It is amazing how even a lawyer from the state of Florida, and a spokeswoman for the Florida Department of Highway Safety and Motor Vehicles, can say this in the article below. It makes no sense what so ever, and they apparently never ever enjoyed the barefoot experience (not even in the car).
Here it is:
Illegal to Drive Barefoot?
By Andrew Chow, Esq. on May 23, 2012 8:03 AM
Is it illegal to drive barefoot? This question pops up from time to time on our FindLaw Answers traffic law forum, and may be on drivers minds as summer approaches.
The short answer is no: There are no federal or state laws that prohibit driving a car without shoes. But state laws may be different for other types of motor vehicles like motorcycles. And local jurisdictions may also put their foot down when it comes to driving barefoot.
While driving a car barefoot may technically be legal, law enforcement officers generally don’t recommend it because of safety concerns. For example:
Driving barefoot could make it more difficult to drive. “We don’t recommend it because your feet can slip off the gas pedal,” a spokeswoman for the Florida Department of Highway Safety and Motor Vehicles told the Naples Daily News.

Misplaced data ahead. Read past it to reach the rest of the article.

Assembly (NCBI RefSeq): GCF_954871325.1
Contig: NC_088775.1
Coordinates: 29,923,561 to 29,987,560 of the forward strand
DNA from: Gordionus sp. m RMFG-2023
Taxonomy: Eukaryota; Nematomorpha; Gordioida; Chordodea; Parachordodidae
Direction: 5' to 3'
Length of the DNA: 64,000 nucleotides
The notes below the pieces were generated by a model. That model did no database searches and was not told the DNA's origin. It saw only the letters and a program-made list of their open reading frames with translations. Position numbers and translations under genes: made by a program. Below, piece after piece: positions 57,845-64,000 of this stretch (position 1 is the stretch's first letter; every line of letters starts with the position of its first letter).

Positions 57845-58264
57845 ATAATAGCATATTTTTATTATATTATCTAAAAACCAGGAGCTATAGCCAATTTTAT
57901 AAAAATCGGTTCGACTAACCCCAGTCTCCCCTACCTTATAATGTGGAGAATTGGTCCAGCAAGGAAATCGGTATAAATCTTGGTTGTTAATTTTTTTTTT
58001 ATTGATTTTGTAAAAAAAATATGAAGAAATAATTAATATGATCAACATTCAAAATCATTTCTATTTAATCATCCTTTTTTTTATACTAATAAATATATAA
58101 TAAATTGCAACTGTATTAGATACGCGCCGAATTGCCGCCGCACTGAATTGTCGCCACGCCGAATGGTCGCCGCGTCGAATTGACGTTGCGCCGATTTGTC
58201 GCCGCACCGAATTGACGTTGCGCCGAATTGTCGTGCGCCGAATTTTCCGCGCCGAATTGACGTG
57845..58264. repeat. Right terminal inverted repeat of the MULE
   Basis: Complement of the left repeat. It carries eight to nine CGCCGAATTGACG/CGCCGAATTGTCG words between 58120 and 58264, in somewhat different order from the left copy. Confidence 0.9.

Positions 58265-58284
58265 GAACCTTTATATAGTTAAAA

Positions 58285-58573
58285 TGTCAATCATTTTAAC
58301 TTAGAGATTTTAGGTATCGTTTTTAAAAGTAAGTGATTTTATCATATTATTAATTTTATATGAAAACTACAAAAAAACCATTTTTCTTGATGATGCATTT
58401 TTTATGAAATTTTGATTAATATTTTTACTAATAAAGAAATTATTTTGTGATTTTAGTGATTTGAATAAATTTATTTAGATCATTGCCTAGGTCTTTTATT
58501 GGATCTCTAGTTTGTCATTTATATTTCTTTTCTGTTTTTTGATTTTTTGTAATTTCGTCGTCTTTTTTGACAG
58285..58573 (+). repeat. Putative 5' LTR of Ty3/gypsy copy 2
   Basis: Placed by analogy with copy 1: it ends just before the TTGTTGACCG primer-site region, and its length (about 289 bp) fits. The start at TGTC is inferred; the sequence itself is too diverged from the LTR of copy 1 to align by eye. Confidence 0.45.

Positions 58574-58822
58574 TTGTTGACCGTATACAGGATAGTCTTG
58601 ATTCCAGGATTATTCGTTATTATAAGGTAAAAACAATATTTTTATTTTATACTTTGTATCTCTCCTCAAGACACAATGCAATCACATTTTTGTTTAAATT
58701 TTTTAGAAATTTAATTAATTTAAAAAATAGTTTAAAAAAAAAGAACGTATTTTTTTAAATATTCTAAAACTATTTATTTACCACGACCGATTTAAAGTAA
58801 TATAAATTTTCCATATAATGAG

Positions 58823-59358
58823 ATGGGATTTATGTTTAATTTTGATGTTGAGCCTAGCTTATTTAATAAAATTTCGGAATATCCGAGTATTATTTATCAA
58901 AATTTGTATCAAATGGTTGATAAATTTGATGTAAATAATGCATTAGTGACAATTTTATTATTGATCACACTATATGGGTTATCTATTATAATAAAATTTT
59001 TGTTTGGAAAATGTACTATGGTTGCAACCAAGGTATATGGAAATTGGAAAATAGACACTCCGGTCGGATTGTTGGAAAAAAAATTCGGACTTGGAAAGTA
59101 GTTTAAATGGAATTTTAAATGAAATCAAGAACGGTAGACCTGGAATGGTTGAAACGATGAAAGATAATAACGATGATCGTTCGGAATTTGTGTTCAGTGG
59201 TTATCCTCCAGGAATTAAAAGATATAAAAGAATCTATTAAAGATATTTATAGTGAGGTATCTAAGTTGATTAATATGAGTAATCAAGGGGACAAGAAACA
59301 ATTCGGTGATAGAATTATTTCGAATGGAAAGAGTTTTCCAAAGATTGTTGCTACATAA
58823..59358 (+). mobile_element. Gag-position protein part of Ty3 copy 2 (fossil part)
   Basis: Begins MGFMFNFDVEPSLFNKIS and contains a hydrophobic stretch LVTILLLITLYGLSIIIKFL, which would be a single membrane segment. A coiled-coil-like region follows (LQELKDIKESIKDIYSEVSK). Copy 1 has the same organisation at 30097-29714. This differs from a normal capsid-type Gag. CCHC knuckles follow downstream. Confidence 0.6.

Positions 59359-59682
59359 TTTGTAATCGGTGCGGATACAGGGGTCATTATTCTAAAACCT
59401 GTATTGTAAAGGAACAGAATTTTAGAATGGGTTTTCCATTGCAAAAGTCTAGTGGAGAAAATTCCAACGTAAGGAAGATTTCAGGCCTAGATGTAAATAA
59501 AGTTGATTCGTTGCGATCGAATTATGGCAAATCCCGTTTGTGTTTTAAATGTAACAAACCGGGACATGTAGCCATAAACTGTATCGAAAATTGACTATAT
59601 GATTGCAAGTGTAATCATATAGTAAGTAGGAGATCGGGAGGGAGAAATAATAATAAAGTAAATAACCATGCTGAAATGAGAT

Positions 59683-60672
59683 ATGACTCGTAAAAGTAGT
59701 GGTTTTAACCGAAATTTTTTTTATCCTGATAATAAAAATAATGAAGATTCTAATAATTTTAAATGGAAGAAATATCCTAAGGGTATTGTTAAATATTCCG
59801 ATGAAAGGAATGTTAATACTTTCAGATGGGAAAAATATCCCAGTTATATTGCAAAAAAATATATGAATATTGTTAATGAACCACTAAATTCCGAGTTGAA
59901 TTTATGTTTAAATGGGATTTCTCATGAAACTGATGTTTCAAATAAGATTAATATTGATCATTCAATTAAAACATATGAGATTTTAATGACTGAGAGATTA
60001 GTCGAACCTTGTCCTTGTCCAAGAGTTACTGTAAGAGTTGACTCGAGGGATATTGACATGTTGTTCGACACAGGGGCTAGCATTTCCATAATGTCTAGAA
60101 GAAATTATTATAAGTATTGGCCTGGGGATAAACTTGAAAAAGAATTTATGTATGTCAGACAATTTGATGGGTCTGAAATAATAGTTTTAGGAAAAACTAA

Barefoot drivers’ discarded footwear could also possibly get stuck under a car’s pedals, impairing the ability to brake or accelerate.
In addition, if a barefoot driver gets in an accident, he could possibly be cited for reckless driving if police determine that being barefoot somehow contributed to the crash.
When it comes to motorcycles, however, some states do explicitly require footwear — not just for drivers, but passengers as well. For example, Alabama law states, “No person shall operate or ride upon a motorcycle or motor-driven cycle unless he is wearing shoes.”
Other states like California, however, do allow motorcyclists to go barefoot. “We obviously don’t recommend it, but there’s no law against it,” a California Highway Patrol spokesman told the Los Angeles Times.
While state laws may not make it illegal to drive barefoot, local lawmakers may enact laws against it. Check with your local jurisdiction, or consult a local traffic law attorney to make sure it’s legal to put the pedal to the metal without putting on your shoes.
Yes, a dress shoe, a sandal, high heels, and other shoes, with slick bottoms can slip off the pedals, but the barefoot will NOT, I have been driving barefoot even before I started walking barefoot, and never even came close to have my foot slip, even when wet..
A driver who discard his shoes, and leave them under him, is careless at the least, shoes will slide when breaking, and end up under the pedals, they should be moved to the passenger side, or any safe place, where there is no chance of sliding under the pedals.
I have been stopped by a police officers once or twice (who didn’t?) and did come out of the care BAREFOOT, and the officer never had any problems with my driving with no shoes
What other ways will this society find to stop us from being barefoot and healthy?